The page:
Farmers market holds 10th annual meeting

Group looks forward to expansion plans
By: 

Leader Photo by Tim Ryan Bob Dumke, vice president of the farmers market board of directors, addresses volunteers and vendors about future plans and expectations for expansion Thursday at Angie’s Main Cafe.

Leader Photo by Tim Ryan Shawano Park and Recreation Director Matt Hendricks talks about Tuesday’s advisory referendum and the proposed improvements to Franklin Park and what it would mean for the farmers market at the market’s 10th annual meeting Thursday at Angie’s Main Cafe.

Volunteers and vendors who keep the Shawano Farmers Market running each year gathered Thursday for their 10th annual meeting amid expansion plans and hopes for seeing the market grow in the coming years.

“Ten years ago, I don’t know that we envisioned this day,” said Bob Dumke, vice president of the market’s board of directors. “In that time, we have seen tremendous growth and support of the market.”

The market, which used to occupy the parking lot at City Hall, moved to Franklin Park three years ago.

The first phase of expansion of Franklin Park is set to get underway early next week, while further development will depend on an advisory referendum Tuesday. The first phase is expected to be complete by the time the market opens in June.

“We’re very grateful for the substantial support we have gotten throughout the years from the city of Shawano, which has allowed us to build one of the finest markets in the area,” Dumke said.

“Part of the vision of the market is to reach out to local farmers and crafters and area people to present their products to the public in the hope of pursuing a healthy lifestyle,” he said. “It’s a collaborative thing where people learn from each other, share with each other and benefit from that collaboration.”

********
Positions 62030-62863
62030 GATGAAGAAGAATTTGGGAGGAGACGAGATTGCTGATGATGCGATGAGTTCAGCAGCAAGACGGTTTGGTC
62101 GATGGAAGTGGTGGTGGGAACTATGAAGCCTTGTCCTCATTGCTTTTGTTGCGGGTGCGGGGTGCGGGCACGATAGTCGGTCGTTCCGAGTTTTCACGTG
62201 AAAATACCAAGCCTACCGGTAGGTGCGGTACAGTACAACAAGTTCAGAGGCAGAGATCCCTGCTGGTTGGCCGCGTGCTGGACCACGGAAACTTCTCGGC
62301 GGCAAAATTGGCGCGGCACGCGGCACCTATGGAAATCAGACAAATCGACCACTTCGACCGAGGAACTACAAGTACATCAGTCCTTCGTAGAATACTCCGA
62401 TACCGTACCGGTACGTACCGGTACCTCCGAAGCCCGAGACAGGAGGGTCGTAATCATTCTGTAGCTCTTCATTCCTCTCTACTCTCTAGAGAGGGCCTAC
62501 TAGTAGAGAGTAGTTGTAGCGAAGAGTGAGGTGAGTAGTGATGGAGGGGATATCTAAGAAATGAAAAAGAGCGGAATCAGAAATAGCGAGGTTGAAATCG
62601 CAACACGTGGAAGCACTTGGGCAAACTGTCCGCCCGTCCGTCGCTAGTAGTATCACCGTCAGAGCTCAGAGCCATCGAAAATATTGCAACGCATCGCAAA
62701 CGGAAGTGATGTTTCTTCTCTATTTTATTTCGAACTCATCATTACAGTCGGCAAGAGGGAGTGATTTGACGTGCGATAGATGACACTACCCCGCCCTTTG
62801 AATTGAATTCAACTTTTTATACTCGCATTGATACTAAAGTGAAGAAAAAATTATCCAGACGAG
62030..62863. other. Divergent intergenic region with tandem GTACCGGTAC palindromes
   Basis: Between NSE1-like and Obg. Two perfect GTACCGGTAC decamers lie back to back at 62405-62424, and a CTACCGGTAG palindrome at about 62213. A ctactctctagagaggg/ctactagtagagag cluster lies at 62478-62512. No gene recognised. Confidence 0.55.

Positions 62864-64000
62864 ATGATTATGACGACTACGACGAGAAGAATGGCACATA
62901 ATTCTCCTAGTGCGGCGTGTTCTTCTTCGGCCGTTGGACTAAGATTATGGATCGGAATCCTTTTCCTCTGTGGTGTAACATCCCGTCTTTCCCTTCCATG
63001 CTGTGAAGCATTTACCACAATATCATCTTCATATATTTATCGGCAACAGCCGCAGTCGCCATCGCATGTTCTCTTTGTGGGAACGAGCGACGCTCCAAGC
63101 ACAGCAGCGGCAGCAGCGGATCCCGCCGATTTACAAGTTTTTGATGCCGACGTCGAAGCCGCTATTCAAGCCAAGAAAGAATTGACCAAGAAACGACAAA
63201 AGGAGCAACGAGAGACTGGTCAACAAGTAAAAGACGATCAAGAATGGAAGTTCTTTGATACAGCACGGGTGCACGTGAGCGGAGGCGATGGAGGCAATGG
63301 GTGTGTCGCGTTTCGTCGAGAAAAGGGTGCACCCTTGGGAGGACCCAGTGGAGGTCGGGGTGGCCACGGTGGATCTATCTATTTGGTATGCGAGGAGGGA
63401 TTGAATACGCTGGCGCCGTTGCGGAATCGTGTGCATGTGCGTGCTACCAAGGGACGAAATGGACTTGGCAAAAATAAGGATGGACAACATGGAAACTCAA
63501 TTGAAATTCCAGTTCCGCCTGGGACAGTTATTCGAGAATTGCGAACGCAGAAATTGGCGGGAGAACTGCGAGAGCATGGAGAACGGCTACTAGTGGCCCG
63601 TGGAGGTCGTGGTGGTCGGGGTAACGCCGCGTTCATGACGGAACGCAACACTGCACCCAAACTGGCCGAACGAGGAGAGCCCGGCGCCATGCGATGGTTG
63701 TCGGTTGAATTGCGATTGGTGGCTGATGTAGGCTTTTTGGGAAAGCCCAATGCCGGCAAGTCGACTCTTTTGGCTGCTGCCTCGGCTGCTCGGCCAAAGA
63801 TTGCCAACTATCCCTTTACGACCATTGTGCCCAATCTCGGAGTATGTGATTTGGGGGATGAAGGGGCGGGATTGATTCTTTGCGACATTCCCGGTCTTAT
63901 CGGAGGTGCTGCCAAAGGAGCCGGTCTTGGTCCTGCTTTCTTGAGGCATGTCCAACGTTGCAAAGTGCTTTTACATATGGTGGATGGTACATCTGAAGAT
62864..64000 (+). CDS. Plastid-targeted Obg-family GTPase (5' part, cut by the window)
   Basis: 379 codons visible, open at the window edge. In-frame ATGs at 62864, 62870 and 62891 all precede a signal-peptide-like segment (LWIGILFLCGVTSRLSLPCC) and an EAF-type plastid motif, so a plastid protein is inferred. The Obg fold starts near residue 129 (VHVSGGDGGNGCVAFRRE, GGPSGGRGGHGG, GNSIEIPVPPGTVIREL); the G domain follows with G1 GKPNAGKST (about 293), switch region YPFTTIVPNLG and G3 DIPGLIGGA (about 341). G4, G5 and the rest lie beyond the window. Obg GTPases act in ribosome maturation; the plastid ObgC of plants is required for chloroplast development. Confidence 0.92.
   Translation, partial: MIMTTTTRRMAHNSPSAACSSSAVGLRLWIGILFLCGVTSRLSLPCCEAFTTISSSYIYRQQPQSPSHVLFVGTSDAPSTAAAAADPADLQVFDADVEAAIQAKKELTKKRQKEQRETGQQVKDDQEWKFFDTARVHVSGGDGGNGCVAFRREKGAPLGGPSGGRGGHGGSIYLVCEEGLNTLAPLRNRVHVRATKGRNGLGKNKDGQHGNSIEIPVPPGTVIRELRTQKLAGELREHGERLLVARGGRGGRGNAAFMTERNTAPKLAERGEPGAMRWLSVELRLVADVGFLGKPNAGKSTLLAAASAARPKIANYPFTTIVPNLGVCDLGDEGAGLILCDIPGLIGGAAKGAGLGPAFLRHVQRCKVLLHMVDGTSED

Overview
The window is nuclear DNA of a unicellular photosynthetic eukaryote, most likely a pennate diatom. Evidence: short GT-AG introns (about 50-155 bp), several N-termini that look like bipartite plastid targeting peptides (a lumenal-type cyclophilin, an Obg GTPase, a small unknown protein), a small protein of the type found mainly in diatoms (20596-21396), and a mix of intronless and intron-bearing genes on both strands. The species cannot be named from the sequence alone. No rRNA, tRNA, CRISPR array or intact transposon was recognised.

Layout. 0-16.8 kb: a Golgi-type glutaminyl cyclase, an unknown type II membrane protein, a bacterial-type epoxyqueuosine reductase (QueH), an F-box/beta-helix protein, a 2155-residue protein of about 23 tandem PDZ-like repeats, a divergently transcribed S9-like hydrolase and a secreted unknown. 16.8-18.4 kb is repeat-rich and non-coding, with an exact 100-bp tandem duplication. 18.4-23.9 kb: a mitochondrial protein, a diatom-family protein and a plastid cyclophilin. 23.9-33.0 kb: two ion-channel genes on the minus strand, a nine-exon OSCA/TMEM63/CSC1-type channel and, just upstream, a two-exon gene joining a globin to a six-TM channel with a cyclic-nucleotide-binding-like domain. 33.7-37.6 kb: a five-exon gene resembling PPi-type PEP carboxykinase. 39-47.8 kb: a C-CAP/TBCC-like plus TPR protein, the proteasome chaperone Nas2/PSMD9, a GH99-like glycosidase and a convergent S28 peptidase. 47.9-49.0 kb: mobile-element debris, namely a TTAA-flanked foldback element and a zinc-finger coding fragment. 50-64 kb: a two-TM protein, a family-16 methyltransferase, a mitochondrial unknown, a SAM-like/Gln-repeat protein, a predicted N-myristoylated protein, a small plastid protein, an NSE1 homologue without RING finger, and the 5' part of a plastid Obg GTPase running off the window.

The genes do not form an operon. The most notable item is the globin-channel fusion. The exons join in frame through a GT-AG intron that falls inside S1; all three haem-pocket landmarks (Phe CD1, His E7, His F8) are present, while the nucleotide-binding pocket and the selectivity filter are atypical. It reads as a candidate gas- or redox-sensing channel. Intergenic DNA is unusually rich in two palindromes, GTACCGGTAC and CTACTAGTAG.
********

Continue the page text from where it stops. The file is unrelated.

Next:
Dumke thanked in particular the vendors who, he said, were more responsible for the market’s success than its board of directors.

Dumke said the board’s goals in the coming years include expanding the market’s volunteer base, broadening the number and variety of vendors and finding new funding resources.

The market’s expenses in 2016 were about $10,500, according to market treasurer Jennifer Langlois. Revenue was roughly $12,800.

“A good chunk of that was vendors fees, but also had some very large donations,” she said. “The goal is to decrease reliance on donations and hopefully make this thing run on its own.”

The market is expecting $13,000 in expenditures this year, with much of that increase due to higher insurance costs.

Langlois said revenue is expected to be about the same as last year.

“Hopefully, it will be up it a little bit,” she said.

One person at the meeting asked whether there was any chance of limiting vendors that sell the same products, particularly when it comes to produce. She said two vendors have quit the market because the competition was reducing their profits.

Dumke said the board had discussed that issue, but didn’t feel it had the right to favor one vendor over another.

He said all vendors are welcome if space is available and they fit the qualifications.

“It becomes a market force situation, where those who are doing well will do well. If not, they have to make a decision,” Dumke said. “You have to find a way to work through that. Sometimes you find other things to offer and a way to be successful.”